‘Cross diary 18: I brick it at BrighouseNovember 2, 2012 at 10:03 pm | Posted in cycling | 6 Comments
Tags: beginner, biking, brighouse, child, cross, cycling, cyclocross, diary, race, racing, wellholme park, yorkshire points
After the joys of Rapha Super Cross, we were RARING to go again. My mum was up for the weekend, and we were keen to show her what Yorkshire CX was all about. She put on her waterproof and her fleece, and tights under her trousers in that sensible-mum way, and asked good, thoughtful questions in the car. (To Primo: Do you fall off like Mummy does? Primo: No! I NEVER fall off.)
For her benefit, we performed the traditional Yorkshire Points ritual of driving around the park looking for the right entrance: we could see the course tape through the trees, but we made three wrong turns and a circuit of Tesco’s car park before @spandelles spotted the little notice in 14-point saying ‘cyclocross parking’.
Uncharacteristically, the first person we asked knew where the sign-on was. We trudged up to a Great British Bake Off-style marquee, where some jolly but indecisive chaps were discussing whether ladies paid £10 or £12. The atmosphere of genial vagueness continued as we tried to find the loo; general waving in the direction of the bowling club got us there eventually.
By now the rain had stopped, and @spandelles had the bikes off the car, so Primo and I rode round his course. It was mostly on the flat grass, with one little foray into the woods over a log. The under-8s had their own race again; Primo really gave it some this week, tearing round and overtaking a couple of people. His remount probably lost him about six places each lap, though; like mother, like son…
He got off his bike at the end and immediately wanted to sit down. We congratulated him on his pro effort, and I rode off to have a look at the course. Round the grassy zigzags… my cornering’s improved, so I look forward to these now. Over the log and up into the woods… and a long uphill, shouldering the bike. Oof. Then a flatter bit of muddy singletrack. I was just thinking I might put the bike down, when UP the path went again, at an even steeper angle. OK. Keep going. There’ll be a bit I can ride in a minute. Round a corner and… up again. Oh. Right. Soldier on. The path twisted up and up for another couple of minutes, always too steep to ride. A final impossibly steep KICK and onto a flatter bit. I fluffed the remount (of course) and rode off. Sticky singletrack through the woods, flat but very narrow. (Here I’m imagining all the people careering past me at speed, their handlebars a whisker from bringing me down.) We must be going down again soon… oh. No. You’re kidding. It was SHEER. I climbed off and slithered down the side of the embankment, my bike trying to escape my grasp. My shoes couldn’t grip and I fell over, sliding down the hill on my side for a few yards. Finally I was at the bottom. I got back on, shaking, and looked ahead. The course went straight back up into the woods again.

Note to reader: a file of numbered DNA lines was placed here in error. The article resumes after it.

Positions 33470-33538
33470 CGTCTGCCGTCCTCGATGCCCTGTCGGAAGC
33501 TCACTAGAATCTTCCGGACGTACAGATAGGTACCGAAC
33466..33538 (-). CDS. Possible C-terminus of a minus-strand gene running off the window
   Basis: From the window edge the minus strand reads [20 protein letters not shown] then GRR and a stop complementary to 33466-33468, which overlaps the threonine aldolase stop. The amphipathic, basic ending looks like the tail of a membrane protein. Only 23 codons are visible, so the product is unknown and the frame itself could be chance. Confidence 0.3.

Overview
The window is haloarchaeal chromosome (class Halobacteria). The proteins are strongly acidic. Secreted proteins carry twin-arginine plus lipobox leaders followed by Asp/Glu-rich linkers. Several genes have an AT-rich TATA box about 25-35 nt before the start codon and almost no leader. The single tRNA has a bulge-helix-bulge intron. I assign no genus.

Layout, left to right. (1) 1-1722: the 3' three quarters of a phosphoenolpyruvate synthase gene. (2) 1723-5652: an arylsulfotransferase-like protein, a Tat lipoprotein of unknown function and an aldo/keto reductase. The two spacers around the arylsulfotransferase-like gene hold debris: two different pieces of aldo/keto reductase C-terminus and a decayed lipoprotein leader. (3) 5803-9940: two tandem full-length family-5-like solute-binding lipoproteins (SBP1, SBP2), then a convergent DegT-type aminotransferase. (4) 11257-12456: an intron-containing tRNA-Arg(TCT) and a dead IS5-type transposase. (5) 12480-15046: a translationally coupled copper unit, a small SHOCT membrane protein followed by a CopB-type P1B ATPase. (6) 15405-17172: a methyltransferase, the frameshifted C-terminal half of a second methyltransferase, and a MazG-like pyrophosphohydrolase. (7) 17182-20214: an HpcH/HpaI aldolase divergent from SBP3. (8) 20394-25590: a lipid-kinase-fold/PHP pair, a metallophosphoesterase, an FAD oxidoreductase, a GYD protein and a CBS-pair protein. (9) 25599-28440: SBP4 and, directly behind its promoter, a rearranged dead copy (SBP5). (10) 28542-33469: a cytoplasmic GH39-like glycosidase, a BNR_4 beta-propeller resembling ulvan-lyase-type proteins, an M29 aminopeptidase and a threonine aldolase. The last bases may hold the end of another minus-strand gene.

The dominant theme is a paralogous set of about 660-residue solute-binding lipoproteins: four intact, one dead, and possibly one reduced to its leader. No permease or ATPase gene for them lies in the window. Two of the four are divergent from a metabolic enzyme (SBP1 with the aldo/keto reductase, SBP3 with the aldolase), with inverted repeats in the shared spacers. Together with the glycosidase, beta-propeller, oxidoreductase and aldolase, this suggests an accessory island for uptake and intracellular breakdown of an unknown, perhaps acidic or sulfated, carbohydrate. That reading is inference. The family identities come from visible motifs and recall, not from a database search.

So that was my decision made. I pulled the tape up and rode across the field, then stopped to phone @spandelles in frustrated tears. I felt terrible, but I knew it was beyond me. Tong had been hard and MTB-ish, but for me, this felt like it wouldn’t even be safe.
When I found the family, poor Primo was looking white as a sheet. He’d spent the last five minutes trying to throw up. A migraine, then. Poor love. The only thing to do is to get him home and into bed, and let him sleep it off. We gave in his race number and he got his reward sweeties, while the commissaires’ gazebo blew over into the 12-14 year olds as they charged past.
I rode my bike through the ford a few times, ostensibly to wash its wheels, but really because it was fun. The Women’s World Masters Downhill Mountain Bike Champion 1999 gave me a cheery grin. I misidentified a Hope rider as Paul Oldham (he was actually in London at the Ally Pally Super Cross), and had a nice chat with Jackie from Cycle Sport Pendle. We crammed everyone back into the car and I drove home, trying not to cry. My mum said she was happy I’d been sensible; @spandelles said Discretion Is The Better Part Of Valour. I told myself this was the ‘in training’ bit of being a Fearless Badass In Training™.
But I hated bailing. Hope I never have to do it again.